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Identifying Good Managers

Updated: Jun 15


Overview

We develop an experimental method to isolate the contribution managers make to team

success. The method requires observing people manage multiple groups and carefully controlling for the individual skills of both managers and workers. We test our approach in a large, pre-registered lab study. We find that some managers have a consistently positive impact on their teams. Surprisingly, people who want to be managers perform worse on average than managers selected randomly. Manager contributions are associated with decision-making skills, but not gender, age or ethnicity.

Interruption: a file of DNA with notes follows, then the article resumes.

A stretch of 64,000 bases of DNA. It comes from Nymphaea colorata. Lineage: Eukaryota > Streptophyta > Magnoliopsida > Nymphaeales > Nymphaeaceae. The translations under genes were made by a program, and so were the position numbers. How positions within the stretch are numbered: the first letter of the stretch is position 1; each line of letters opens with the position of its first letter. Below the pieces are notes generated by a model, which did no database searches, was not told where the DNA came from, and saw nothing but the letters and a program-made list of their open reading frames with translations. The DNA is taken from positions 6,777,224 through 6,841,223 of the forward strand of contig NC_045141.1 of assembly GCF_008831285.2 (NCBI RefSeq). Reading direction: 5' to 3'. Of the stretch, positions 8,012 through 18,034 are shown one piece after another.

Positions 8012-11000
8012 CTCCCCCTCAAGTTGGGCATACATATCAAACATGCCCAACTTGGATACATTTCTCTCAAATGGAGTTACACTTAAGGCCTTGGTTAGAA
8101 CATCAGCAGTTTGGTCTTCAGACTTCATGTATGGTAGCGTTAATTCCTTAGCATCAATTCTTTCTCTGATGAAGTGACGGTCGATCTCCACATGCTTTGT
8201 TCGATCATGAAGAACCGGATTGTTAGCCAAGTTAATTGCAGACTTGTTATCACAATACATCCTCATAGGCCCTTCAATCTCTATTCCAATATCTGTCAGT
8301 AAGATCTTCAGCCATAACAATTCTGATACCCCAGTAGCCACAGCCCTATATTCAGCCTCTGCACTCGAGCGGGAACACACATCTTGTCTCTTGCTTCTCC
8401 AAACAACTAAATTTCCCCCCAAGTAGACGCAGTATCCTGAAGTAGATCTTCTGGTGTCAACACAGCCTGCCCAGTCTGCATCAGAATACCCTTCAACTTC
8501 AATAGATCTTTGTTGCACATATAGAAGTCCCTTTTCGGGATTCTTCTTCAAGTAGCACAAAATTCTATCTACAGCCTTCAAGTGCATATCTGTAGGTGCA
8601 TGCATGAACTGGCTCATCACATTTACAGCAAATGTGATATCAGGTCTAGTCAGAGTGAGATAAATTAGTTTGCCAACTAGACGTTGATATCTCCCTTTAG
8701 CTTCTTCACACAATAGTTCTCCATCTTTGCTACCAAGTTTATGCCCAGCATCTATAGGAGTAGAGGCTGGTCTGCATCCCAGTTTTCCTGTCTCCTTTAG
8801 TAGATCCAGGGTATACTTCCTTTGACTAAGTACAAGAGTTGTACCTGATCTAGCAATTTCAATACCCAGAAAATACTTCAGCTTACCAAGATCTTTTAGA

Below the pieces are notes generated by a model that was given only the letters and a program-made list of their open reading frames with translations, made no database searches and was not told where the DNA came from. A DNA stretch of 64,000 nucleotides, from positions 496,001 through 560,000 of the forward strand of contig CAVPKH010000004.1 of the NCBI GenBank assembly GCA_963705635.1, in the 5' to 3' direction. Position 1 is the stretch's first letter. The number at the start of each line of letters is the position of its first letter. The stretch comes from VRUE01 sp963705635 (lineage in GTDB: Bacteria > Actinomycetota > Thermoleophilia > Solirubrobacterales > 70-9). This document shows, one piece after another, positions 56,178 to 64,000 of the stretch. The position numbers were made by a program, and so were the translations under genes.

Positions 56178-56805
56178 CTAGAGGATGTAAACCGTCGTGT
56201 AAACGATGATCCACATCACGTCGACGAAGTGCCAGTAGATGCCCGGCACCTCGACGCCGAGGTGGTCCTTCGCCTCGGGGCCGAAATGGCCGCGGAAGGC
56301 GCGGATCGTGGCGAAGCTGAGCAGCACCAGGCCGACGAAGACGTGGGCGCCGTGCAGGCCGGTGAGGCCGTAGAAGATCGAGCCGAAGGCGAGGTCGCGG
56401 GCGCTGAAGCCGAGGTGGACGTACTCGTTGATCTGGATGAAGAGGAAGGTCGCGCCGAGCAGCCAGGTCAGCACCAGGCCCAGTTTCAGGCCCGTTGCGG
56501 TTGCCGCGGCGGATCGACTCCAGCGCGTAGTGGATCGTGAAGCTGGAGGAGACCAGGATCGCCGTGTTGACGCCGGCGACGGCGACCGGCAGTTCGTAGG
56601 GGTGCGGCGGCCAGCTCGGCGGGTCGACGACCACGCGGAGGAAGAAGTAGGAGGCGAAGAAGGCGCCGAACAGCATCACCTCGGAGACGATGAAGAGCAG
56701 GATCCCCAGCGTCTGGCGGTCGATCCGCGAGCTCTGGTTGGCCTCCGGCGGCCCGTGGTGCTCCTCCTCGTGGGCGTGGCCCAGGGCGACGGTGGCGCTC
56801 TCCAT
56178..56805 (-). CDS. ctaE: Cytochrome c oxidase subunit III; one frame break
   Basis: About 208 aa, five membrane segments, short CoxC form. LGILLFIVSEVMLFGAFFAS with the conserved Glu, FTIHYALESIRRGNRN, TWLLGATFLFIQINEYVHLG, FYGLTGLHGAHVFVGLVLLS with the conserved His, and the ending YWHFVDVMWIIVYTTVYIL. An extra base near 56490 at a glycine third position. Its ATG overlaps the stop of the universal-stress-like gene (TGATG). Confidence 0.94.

Key Empirical Findings

  • Good managers are roughly twice as valuable as good workers in our experiment

  • People who nominate themselves to manage perform worse than managers who got the job through a lottery. We find evidence that this is due to self-promoted managers being overconfident, especially about their social skills.

  • Managerial performance is positively predicted by economic decision-making skill and fluid intelligence – but not by gender, age, or ethnicity.

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